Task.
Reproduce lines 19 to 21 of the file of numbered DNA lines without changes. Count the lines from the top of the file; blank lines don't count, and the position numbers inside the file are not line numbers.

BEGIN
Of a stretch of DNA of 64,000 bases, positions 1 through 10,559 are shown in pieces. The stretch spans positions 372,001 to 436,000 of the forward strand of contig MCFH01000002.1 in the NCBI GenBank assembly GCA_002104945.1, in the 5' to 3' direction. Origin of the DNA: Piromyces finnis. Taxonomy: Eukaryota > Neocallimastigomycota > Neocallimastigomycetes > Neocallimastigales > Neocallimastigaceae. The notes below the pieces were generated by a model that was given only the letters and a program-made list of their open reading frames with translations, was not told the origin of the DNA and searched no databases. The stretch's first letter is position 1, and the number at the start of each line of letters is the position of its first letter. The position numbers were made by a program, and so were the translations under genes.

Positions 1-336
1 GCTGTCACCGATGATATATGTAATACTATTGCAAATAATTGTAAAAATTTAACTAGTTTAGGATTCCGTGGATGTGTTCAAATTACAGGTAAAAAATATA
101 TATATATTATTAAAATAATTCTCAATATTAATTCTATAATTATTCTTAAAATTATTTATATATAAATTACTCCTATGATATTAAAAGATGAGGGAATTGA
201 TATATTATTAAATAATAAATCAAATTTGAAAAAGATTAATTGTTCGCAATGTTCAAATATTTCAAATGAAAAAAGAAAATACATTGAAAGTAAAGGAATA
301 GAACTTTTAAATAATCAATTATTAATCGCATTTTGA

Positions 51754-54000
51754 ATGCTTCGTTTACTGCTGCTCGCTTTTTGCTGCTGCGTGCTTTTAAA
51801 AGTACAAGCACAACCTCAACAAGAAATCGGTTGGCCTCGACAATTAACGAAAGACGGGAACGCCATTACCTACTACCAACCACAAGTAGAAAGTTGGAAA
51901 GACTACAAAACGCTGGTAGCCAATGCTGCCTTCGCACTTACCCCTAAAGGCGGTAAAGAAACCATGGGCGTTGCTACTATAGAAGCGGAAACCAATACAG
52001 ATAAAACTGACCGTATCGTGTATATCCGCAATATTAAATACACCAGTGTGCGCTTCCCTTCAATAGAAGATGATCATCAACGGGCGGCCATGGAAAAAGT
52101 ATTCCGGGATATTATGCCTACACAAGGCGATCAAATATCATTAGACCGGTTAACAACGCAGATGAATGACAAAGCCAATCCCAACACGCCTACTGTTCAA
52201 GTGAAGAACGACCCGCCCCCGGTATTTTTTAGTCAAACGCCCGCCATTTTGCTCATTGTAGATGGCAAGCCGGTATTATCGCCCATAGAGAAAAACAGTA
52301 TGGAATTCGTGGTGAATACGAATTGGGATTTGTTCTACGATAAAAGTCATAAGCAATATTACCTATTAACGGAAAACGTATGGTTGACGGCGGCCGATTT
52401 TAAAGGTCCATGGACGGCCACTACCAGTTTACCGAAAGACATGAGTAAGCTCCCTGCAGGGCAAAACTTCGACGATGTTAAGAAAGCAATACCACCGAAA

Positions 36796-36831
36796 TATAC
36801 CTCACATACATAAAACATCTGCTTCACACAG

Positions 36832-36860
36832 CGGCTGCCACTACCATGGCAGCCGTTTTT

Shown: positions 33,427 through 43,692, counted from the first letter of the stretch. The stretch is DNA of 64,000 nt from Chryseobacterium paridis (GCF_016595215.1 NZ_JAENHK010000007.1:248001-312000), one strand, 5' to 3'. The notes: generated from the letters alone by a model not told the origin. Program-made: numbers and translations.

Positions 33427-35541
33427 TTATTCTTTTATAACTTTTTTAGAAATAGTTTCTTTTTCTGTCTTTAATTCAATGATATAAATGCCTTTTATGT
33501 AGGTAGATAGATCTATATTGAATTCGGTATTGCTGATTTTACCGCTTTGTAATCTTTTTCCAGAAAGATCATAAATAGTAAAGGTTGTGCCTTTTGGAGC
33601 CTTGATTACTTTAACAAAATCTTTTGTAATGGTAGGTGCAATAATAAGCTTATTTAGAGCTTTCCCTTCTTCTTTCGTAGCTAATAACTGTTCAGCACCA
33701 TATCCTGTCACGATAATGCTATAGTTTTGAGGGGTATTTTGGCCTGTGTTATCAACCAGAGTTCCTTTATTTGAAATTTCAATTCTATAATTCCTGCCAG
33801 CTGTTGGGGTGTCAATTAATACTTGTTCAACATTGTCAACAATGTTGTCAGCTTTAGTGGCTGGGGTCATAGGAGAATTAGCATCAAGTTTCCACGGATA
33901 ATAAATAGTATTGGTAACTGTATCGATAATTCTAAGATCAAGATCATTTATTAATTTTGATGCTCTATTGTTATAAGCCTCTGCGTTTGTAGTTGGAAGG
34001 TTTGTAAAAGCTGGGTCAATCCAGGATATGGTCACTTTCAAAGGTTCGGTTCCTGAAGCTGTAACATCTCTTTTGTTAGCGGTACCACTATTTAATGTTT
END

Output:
Positions 36832-36860
36832 CGGCTGCCACTACCATGGCAGCCGTTTTT

Shown: positions 33,427 through 43,692, counted from the first letter of the stretch. The stretch is DNA of 64,000 nt from Chryseobacterium paridis (GCF_016595215.1 NZ_JAENHK010000007.1:248001-312000), one strand, 5' to 3'. The notes: generated from the letters alone by a model not told the origin. Program-made: numbers and translations.